Curb the Holiday Spending

Christmas can be a budget busting experience for one and all.  Ten years ago, when we had NO money, we began a tradition that makes the holidays less stressful for all.

1.      The first year, we only spend $25 on the child.  Each year we add $25 (to cap out at $300).  It may not seem like much, but what does a one year old really need?  As they get older, they will never be able to say “you spent more on him than you did on me.”  😉

2.      No matter what, we don’t give more than three big gifts (we put the same rules on the grandparents).  People think more about what they give if they are limited.

3.      No buying for extended family.  This has been tough, because everyone wants to give everyone something.  Instead, we spend a couple of days making goodies that we deliver on Christmas Eve.

4.      The kids have to save their own money to buy gifts for Christmas.  They get a tiny allowance each week (if they do their chores consistently) so they have some money.  Plus, there are always opportunities to make more money (like weeding the garden, washing the car, babysitting, etc).  Limited funds means they have to budget out what they will spend, shop wisely, and often cooperate to get the gift they want.

5.      Stocking stuffers can’t cost more than $10.  I use to aim for $5, but that is almost impossible these days.  Stocking have been filled with oranges and apples on more than one occasion.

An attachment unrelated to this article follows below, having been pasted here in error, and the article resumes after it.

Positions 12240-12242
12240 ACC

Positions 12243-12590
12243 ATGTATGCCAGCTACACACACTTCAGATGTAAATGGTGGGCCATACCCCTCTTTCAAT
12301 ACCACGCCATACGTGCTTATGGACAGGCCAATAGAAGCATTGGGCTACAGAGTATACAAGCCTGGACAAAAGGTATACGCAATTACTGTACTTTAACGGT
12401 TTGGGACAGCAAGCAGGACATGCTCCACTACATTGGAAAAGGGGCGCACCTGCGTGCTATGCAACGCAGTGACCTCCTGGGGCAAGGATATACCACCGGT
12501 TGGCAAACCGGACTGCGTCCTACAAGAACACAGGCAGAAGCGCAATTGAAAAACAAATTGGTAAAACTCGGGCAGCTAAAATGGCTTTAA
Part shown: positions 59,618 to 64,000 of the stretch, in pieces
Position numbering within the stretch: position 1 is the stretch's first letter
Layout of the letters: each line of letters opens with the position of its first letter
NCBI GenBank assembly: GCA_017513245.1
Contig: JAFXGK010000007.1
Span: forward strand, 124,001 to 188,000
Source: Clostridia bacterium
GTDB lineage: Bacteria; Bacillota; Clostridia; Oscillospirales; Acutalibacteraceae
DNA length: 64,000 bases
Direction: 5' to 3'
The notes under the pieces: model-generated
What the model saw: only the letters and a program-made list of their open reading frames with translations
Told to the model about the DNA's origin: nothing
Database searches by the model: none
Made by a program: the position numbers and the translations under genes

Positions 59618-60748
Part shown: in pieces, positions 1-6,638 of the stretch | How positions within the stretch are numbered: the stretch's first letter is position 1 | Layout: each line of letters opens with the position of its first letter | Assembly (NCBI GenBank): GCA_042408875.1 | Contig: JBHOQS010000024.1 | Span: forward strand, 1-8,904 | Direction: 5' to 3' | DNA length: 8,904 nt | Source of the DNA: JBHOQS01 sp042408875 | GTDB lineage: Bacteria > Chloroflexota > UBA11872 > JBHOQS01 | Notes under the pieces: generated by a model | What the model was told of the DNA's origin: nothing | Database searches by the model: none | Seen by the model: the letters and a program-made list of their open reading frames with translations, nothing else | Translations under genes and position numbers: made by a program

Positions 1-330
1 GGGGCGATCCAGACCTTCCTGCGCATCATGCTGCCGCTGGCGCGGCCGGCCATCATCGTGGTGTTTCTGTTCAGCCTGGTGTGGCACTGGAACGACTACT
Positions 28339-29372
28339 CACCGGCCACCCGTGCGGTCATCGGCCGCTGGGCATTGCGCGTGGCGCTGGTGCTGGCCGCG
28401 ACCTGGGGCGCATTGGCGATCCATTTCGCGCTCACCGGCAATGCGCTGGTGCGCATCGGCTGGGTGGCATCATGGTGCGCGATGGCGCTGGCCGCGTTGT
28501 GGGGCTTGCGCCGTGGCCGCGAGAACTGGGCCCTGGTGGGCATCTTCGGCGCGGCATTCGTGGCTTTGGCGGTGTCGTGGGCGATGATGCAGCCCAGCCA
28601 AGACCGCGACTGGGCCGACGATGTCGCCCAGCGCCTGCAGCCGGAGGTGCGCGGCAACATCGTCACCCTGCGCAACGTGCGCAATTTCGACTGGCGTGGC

6.      For go the junk.  All year, we talk about things that we need and want and are interested in learning or doing.  We try to match up gifts with these desires.  Instead of buying something just to have something to buy, we focus on things that we can get excited about.  (Pass on the new, hip remote control gadget and get a super set of Legos for my builder.  Pass on the “in” toy and get a microscope set for my science son).

Setting out to buy gifts for out family is as much fun as getting gifts.  Budgets are limited, thought is taken, and the holidays aren’t just about spending anymore.

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  • One year we went all out on Christmas gifts for my son. He loved the first one and the second one was great. The more gifts he opened the less he cared about them. I realized then that we needed to go back to one “big” present.

  • Kids can be so funny. On Christmas, Nana went WAY overboard. About half way through the gifts my four year old crawled into my lap and said “I’m tired of opening gifts.”

    That was the year that I decided even Grandparents couldn’t give more than three gifts (oh, and just ONE for the birthday). I threatened to put the rest in the attic unopened.

    So far, it’s worked.